Dhamala added that family members of missing trekkers had also been urging Taan to enforce the rule as soon as possible. “There has been increased crime on the trekking routes which has raised serious concern.”

A number of trekkers have gone missing in recent years. In June 2012, a 23-year-old Belgian hiker Debbie Maveau was found dead near Langtang National Park. She had gone on a six-day hike to Gosaikund. She was expected to return to Belgium on June 9.

Taan said that in 2010, Aubrey Caroline Sacco, a student at the University of Colorado, disappeared in the same area. In December 2008, Julian Wynne, a British tourist trekking solo in the Everest region, went missing. Similar incidents happened in the Everest region in 2011 and 2014.

In 2006, police found the body of Kristina Kovacevic, a German trekker who had been reported missing, in Solukhumbu.

Taan said that hiring a guide would increase the cost for solo travellers, but it would ensure their safety. Currently, only group trekkers are accompanied by guides, and only a few FITs (free independent trekkers) take along a guide or porters.

Source: eKantipur


The budget for fiscal year 2014/15 has taken the policy of promoting Nepal

The budget for fiscal year 2014/15 has taken the policy of promoting Nepal as an attractive and safe tourism destination in the world.

Unveiling the budget, Finance Minister Dr Ram Sharan Mahat said the government would promote Great Himalaya Trail that spans from Taplejung in the east to Darchula in the west. The trail connects almost all the trekking areas of the country lying in the northerner parts of the country. It goes though base camps of almost all tallest peaks in the country.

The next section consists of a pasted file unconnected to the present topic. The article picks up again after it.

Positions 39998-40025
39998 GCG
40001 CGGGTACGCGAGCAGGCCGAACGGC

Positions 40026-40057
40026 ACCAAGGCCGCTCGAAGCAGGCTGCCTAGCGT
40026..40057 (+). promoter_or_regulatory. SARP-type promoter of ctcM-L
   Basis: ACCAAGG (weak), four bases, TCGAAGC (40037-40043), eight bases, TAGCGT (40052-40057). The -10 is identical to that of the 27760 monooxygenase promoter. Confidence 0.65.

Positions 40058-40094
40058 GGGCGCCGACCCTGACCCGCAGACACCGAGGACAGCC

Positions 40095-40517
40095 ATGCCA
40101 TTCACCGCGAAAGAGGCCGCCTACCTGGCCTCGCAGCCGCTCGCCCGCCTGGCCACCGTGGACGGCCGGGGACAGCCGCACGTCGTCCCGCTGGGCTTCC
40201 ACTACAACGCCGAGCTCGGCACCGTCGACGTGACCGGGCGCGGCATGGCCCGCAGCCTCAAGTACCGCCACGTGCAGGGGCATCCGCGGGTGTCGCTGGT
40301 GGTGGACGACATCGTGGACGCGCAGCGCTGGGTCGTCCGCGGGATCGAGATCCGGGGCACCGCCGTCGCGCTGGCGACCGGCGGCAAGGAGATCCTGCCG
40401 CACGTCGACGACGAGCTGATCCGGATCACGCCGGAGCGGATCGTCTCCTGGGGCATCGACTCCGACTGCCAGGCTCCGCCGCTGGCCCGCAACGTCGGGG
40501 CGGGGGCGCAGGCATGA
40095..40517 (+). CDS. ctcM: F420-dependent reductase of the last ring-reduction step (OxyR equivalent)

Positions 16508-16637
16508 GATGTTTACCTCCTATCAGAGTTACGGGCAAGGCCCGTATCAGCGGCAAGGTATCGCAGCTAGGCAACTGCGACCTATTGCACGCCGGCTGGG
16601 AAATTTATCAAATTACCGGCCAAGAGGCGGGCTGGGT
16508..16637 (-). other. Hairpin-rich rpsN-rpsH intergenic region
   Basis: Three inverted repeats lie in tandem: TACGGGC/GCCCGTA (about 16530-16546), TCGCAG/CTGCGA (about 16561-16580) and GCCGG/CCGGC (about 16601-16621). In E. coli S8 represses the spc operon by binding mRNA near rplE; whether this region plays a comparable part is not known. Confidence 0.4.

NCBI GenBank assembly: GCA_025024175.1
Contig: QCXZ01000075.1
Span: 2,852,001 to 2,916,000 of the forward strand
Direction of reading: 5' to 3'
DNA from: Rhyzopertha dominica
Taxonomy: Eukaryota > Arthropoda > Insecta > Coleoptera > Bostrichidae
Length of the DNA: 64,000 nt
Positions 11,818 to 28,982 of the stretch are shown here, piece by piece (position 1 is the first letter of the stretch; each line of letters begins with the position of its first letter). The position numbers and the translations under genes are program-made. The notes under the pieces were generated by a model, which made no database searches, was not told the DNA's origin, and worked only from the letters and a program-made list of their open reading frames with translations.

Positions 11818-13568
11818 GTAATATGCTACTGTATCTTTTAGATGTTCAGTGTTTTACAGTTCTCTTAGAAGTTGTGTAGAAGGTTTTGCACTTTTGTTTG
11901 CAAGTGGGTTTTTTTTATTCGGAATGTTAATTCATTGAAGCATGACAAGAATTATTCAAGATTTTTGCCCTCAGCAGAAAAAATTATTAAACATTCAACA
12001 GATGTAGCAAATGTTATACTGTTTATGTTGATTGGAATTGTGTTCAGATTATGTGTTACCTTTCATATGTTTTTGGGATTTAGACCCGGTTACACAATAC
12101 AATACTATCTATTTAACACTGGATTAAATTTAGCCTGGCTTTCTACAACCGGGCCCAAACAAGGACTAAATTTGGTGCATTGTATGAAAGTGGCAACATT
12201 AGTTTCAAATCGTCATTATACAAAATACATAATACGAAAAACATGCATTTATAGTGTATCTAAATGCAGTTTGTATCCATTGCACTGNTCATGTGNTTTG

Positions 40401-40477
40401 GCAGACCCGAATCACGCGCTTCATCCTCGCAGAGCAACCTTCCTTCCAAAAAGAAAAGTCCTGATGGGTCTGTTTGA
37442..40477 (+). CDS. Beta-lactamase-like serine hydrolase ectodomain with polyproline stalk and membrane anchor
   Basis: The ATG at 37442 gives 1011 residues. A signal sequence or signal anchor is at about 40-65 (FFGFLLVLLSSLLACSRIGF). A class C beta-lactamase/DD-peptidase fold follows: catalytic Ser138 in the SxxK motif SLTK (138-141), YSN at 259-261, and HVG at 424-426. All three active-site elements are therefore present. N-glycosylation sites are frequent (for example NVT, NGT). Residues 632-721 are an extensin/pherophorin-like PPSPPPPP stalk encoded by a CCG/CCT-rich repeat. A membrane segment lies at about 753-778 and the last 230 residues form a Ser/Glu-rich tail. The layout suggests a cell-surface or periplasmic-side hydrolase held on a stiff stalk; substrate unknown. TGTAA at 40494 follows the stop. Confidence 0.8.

Similarly, the government has allocated Rs 7.08 billion for the construction and upgradation of various airports across the country. It plans to install necessary equipment in Janakpur, Bhadrapur and Surkhet airports so that they support take off and landing of flights during night time. Similarly, the government has earmarked Rs 500 million to start preliminary works on the second international airport in Nijgadh of Bara. The government has also unveiled plans to upgrade Biratnagar, Nepalgunj and Dhangadi airports into well-equipped regional airports.

To strengthen the national flag carrier Nepal Airlines Corporation, the government has unveiled plan to acquire 22 new aircraft (15 for domestic and 7 for international operation) within the next five years. Similarly, the government has decided to waive off income tax for next 10 years for tourism entrepreneurs constructing resorts on the banks of Rara and other major lakes across the country.

The government has allocated another Rs 3.92 billion for tourism related infrastructure development and culture promotional programs.

Source: TAAN


Taking care of the Red Pandas

2,500 red pandas found in the world (estimated) and approx 150 in the Langtang  National Park, Nepal alone. Taking care of this endangered species, the locals have imposed the restriction in the Lantang area for two months to facilitate the mating of red pandas. This is the first time such a ban has been inacted. Locals have decided not to enter the habitat area of the red panda during their production period and no one shall be allowed to collect fodder and firewood from the forestland inside the national park.

Source: Republica